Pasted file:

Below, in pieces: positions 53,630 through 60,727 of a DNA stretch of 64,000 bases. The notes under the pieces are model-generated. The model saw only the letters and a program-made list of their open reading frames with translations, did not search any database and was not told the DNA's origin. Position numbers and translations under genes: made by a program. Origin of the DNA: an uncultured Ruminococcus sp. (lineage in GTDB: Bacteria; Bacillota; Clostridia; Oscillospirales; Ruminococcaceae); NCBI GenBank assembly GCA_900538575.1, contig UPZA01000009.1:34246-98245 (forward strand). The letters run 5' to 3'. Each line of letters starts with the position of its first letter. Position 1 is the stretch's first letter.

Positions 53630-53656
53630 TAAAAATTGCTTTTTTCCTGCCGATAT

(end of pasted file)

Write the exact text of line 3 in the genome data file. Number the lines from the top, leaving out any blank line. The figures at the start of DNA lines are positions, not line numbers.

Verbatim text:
53630 TAAAAATTGCTTTTTTCCTGCCGATAT